Monday, March 14, 2011

Flattening abitrarily nested lists in Python

Lists are one of the three most important data structures in Python, other being dict and str, (tuple is the younger cousin  of list). The lists can be arbitrarily nested with any kind of data inside them, e.g.

['a', [1, 2], (3, 4, 5, [7, 8, ['gnu', 'linux']]), ['a', 'b', 'c'], [['d', 'e', 'f'], 12, [13, [14, [15,]]]]]

The objective is flatten nested lists of this kind to a single list. It can be simply stated as to remove all square brackets (and parenthesis) and retain only square brackets at the end, while maintaining the order of the items as they appear in the nested list. One of the simple solution can be:

def flatten(l):
    '''Flatten a arbitrarily nested lists and return the result as a single list.
    ret = []
    for i in l:
        if isinstance(i, list) or isinstance(i, tuple):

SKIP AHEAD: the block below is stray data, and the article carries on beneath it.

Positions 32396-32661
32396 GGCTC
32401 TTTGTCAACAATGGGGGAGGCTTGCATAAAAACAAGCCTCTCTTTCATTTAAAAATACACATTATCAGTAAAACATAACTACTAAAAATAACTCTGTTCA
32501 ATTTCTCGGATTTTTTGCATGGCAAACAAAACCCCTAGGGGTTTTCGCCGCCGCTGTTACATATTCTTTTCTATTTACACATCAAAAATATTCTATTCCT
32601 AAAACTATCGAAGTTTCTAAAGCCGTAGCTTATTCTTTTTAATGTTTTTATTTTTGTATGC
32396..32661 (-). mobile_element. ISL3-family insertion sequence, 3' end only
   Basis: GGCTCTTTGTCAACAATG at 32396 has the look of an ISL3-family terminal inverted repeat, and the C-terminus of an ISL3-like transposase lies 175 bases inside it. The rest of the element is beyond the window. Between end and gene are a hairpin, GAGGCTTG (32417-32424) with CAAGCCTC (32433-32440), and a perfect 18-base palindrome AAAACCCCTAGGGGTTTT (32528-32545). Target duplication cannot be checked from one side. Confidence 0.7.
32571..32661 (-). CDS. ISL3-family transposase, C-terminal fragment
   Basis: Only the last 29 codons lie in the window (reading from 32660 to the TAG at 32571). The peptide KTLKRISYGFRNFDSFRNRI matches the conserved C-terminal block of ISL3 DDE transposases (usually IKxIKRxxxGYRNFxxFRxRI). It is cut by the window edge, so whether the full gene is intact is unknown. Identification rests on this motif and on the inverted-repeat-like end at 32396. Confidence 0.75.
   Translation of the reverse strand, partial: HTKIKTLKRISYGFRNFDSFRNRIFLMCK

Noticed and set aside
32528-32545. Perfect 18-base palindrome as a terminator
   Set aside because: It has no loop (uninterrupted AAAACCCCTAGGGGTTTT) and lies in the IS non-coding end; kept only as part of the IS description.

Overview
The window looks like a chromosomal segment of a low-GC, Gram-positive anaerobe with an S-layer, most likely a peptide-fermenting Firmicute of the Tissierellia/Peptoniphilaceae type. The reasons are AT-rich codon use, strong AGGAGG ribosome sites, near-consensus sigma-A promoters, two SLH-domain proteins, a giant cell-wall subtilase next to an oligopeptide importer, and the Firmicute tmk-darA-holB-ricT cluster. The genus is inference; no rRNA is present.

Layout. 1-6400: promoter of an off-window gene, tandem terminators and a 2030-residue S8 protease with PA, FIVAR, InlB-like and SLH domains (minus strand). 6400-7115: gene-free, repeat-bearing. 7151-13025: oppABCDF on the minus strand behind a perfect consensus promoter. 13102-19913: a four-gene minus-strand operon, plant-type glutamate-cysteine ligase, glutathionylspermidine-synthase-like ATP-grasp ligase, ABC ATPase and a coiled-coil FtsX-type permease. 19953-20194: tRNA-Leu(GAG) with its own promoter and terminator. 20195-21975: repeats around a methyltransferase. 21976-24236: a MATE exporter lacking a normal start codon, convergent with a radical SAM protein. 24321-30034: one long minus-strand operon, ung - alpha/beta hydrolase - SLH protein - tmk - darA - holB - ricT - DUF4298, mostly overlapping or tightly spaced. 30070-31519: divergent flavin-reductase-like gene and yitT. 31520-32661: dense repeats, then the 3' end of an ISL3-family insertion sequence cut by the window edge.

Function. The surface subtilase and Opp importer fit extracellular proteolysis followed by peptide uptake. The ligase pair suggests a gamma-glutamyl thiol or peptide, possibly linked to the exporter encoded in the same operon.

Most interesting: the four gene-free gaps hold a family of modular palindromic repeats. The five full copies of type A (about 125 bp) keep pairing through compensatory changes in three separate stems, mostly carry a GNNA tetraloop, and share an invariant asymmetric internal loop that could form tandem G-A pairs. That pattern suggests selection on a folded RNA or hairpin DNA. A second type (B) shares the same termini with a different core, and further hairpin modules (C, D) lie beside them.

return ret

Run this on the example and you get:

['a', 1, 2, 3, 4, 5, 7, 8, 'gnu', 'linux', 'a', 'b', 'c', 'd', 'e', 'f', 12, 13, 14, 15]

Can this be made more Pythonic and efficient. Any ides?


Swapz said...

Good one!

Vaibhav Bajpai said...

nice, minor improvement?

def flatten(l):
ret = []
for i in l:
if isinstance(i, (list, tuple)): ret.extend(flatten(i))
else: ret.append(i)
return ret

Ravi said...

Wow! I didn't know of that use of isinstance.

Anonymous said...

You will have a stack overflow if your list is more deeply nested than Python's stack overflow limit. Here's a solution: